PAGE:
[in-tuh-rog-uh-tawr-ee, -tohr-ee]


conveying or expressing a question; interrogative.

noun, plural in·ter·rog·a·to·ries.

a question; inquiry.
Law. a formal or written question.

Origin of interrogatory

From the Late Latin word interrogātōrius, dating back to 1525–35. See interrogate, -tory1
Related formsin·ter·rog·a·to·ri·ly [in-tuh-rog-uh-tawr-uh-lee, -tohr-, -rog-uh-tawr-, -tohr-] /ˌɪn təˈrɒg əˌtɔr ə li, -ˌtoʊr-, -ˌrɒg əˈtɔr-, -ˈtoʊr-/, adverbun·in·ter·rog·a·to·ry, adjective Unabridged Based on the Random House Unabridged Dictionary, © Random House, Inc. 2019

Examples from the Web for interrogatories

Historical Examples of interrogatories

  • The interrogatories are to continue for three days, and the evidence is to be written down.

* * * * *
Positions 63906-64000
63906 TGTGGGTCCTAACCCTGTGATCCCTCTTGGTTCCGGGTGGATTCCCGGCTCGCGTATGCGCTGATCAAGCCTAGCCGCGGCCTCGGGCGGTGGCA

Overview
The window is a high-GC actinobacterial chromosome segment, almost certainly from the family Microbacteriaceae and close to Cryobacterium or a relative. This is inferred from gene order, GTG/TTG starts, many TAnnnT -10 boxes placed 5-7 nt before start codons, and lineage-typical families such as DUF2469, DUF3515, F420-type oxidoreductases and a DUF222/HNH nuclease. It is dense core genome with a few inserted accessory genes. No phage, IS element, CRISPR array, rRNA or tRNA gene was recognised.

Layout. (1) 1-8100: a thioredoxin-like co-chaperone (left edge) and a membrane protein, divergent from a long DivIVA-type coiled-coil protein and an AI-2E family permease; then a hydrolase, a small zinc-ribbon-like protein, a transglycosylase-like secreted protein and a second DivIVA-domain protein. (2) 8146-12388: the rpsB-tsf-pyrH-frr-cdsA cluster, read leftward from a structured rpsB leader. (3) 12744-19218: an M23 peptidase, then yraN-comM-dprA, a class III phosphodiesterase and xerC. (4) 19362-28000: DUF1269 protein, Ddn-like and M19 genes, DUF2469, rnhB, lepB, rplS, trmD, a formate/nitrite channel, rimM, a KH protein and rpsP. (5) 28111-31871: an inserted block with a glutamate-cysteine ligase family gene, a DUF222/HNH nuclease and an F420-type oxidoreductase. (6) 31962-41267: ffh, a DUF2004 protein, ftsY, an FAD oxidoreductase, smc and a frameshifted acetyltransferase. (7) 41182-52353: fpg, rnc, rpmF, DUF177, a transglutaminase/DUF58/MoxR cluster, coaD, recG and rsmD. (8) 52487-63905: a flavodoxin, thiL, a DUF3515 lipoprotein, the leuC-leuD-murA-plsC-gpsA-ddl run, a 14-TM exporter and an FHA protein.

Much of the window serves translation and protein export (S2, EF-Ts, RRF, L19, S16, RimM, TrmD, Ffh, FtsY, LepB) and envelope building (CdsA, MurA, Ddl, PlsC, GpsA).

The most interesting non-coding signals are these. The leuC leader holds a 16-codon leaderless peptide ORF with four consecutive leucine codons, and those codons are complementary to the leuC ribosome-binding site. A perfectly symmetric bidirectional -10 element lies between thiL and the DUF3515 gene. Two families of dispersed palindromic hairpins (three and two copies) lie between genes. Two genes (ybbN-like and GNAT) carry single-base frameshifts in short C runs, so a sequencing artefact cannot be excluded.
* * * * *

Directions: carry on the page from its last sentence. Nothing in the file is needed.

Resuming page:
• He stood like a statue in the middle of the floor, and made no reply to the interrogatories.

    In School and Out

    Oliver Optic

  • Of course I saw that these interrogatories were meant for me.

    The Quadroon

    Mayne Reid

  • The answer to all these interrogatories is one and the some.

    The Ocean Waifs

    Mayne Reid

  • Learn the lines one at a time by the method of interrogatories.

British Dictionary definitions for interrogatories


pl n

law written questions asked by one party to a suit, to which the other party has to give written answers under oath



expressing or involving a question

noun plural -tories

a question or interrogation
Derived Formsinterrogatorily, adverb
Collins English Dictionary - Complete & Unabridged 2012 Digital Edition © William Collins Sons & Co. Ltd. 1979, 1986 © HarperCollins Publishers 1998, 2000, 2003, 2005, 2006, 2007, 2009, 2012

Word Origin and History for interrogatories



1570s, from Late Latin interrogatorius "consisting of questions," from past participle stem of interrogare (see interrogation).

Online Etymology Dictionary, © 2010 Douglas Harper